Intel details how Lunar Lake PC chips deliver 120 TOPS

A bigger NPU, faster graphics core in GPU, and on-package memory will do that to a chip

Computex In the emerging world of AI PCs, everything eventually boils down to TOPS: How many trillions of byte-sized operations can your neural processing units (NPUs) , GPU, and/or CPU churn out.

In an effort to define the market, Microsoft has set the bar at 40 TOPS to earn its designation as a "Copilot+ PC" that can take advantage of its AI bells and whistles – like its controversial Recall feature – being baked into Windows. So far, Qualcomm and AMD have announced processors that meet that metric.

At Computex on Tuesday, Intel revealed a bevy of information about its upcoming Lunar Lake mobile processors – including how it's juicing its NPU to join the Copilot+ club.

Intel began integrating NPUs into its mobile processors with the launch of Meteor Lake processors back in December 2023. Intel refers to the NPU in eteor Lake silicon as "NPU 3" and it was capable of churning out roughly 11.5 TOPS - well short of Microsoft's target.

With Lunar Lake, Intel claims its NPU (called "NPU 4") will be capable of churning out 48 TOPS at INT8, and will also support FP16. The x86 giant was able to achieve this by implementing a number of changes – the most notable being increasing the die area dedicated to the NPU. Where Meteor Lake had two NPU compute tiles, Lunar Lake will have six.

Along with a bigger NPU block, Intel says it's upgraded the digital signal processor, boosting the vector compute by 4x – which, apparently, translates to a 12x improvement in overall vector performance.

Intel also worked to use AI to optimize the frequency and voltage curve to drive down energy consumption and doubled the direct memory access (DMA) to alleviate bottlenecks when running heavier workloads like large language models.

"The pipeline has been optimized for higher frequency and NPU 4 is also among the first tape outs in the industry to use ML/AI techniques to achieve up to 20 percent power reduction beyond process," Intel claims.

However, the NPU is only part of the equation. Intel also revealed that several architectural improvements made to the CPU and GPU will push the chip's total AI performance to 120 TOPS, at least on the highest-specced model.

Here's a high level overview of what you can expect from Intel's Lunar Lake mobile chips when they arrive later this year.

Here's a high-level overview of what you can expect from Intel's Lunar Lake mobile chips when they arrive later this year – Click to enlarge

Lunar Lake will feature two dies – two fewer than Meteor Lake – stitched together using Intel's Foveros packaging tech.

It's not clear which or how many of these dies will be manufactured in-house. The chip was expected to use Intel's 20A process tech but, as we've previously reported, rumor has it that Intel will employ TSMC's 3nm process tech for at least some of the compute tiles while it works to ramp capacity for its internal nodes.

According to Intel, the chip's new Lion Cove p-cores will deliver 14 percent higher instructions per clock over last-gen, while its new Skymount e-cores promise 2x higher throughput for AI workloads. The higher performance is probably a good thing, considering that these chips will have a much lower core count this time around – topping out at four p-cores and four e-cores.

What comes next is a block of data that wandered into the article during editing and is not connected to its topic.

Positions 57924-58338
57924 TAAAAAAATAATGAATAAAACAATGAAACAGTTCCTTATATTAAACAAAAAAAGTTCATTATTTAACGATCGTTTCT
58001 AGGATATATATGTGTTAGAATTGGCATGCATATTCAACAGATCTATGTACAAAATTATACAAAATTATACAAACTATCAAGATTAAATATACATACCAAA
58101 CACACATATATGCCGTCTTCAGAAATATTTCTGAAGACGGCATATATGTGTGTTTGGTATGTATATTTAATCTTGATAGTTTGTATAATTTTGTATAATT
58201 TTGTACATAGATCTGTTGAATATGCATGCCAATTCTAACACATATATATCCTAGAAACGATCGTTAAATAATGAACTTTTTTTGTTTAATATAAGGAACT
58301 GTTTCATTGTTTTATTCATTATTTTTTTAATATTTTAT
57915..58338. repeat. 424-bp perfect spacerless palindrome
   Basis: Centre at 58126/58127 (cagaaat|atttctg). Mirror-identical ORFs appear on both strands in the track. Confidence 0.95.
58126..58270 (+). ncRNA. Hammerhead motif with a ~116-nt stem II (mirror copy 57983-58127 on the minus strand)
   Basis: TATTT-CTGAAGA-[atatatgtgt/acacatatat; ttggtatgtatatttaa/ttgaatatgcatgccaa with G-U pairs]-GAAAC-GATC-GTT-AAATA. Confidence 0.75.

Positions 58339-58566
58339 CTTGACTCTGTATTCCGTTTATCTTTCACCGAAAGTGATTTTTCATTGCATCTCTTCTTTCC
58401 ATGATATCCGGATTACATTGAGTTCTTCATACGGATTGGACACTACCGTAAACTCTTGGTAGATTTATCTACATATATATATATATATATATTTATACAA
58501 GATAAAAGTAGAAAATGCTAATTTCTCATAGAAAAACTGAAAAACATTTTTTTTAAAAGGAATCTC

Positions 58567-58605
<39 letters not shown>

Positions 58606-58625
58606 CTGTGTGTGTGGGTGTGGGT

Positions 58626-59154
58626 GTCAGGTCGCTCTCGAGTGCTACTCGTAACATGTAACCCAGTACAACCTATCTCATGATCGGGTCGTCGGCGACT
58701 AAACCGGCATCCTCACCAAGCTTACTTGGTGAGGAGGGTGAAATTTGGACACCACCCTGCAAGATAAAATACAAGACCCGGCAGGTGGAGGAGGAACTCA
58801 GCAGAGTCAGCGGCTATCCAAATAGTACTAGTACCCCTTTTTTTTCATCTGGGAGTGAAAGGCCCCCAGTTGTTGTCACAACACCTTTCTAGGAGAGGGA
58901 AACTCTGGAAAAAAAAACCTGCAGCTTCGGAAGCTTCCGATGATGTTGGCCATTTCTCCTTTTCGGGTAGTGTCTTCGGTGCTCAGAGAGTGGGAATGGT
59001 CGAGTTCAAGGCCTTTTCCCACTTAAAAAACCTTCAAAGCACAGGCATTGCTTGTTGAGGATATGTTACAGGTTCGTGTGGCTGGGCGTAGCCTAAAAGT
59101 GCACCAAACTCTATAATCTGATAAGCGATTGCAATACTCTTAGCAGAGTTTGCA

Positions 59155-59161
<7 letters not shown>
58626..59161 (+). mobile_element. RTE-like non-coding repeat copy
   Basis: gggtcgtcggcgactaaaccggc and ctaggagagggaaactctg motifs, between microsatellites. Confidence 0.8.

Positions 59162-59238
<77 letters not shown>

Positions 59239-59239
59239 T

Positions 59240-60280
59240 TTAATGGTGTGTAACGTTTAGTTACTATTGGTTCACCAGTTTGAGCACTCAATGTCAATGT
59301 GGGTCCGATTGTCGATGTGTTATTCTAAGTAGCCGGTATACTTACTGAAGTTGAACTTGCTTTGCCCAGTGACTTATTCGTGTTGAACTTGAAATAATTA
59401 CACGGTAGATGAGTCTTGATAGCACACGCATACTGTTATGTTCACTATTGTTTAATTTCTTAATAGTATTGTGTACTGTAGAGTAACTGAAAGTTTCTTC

In total, the CPU is capable of delivering 5 TOPS of AI performance if it has to.

The GPU, meanwhile, remains the largest contributor to TOPS performance. The eight graphics cores in Lunar Lake silicon are about 50 percent faster than Meteor Lake's units and deliver 67 TOPS. And if you'd rather run games on your GPU than AI, the chip is – at least according to Intel's internal benchmarks – up to 80 percent faster.

The second die, called the platform controller tile, will handle I/O functionality – like Wi-Fi, Bluetooth, PCIe, Thunderbolt – as well as some security capabilities.

Finally, Lunar Lake will make use of on-package LPDDR5 memory, similar to Apple's practice acros several generations of its M-series parts. Apparently, this does limit the overall capacity to just 32GB of RAM – which, depending on what you're doing, may or may not be a big deal.

This isn't the only similarity to Apple Silicon, which is well regarded for energy efficiency. Intel suggests this new architecture will be about sipping rather than guzzling power. A new integrated power controller – along with software optimizations and an improved e-core cluster – should boost battery life by up to 60 percent, the chipmaker claims.

Of course, Intel isn't the only competitor in the AI PC race. Qualcomm recently unveiled its X-series chips with NPUs capable of hitting 45 TOPS. Those parts have given the chipmaker a head start on its x86 rivals, with Microsoft blazing ahead with Qualcomm's chips at the heart of its AI push.

Not to be left out, AMD showed off its Ryzen AI 300-series mobile processors, which will be capable of delivering 50 NPU TOPS at FP16, boast either 10 or 12 cores and feature its Radeon 800M graphics, during its Computex keynote this week.

And then, of course, there's Apple's new M4, which boasts 38 TOPS, presumably at INT8. While that's not enough to meet the bar for Microsoft's Copilot features, it's not like Apple was ever planning to use them in the first place.

So, it seems, the race to the TOPS is only getting started. ®

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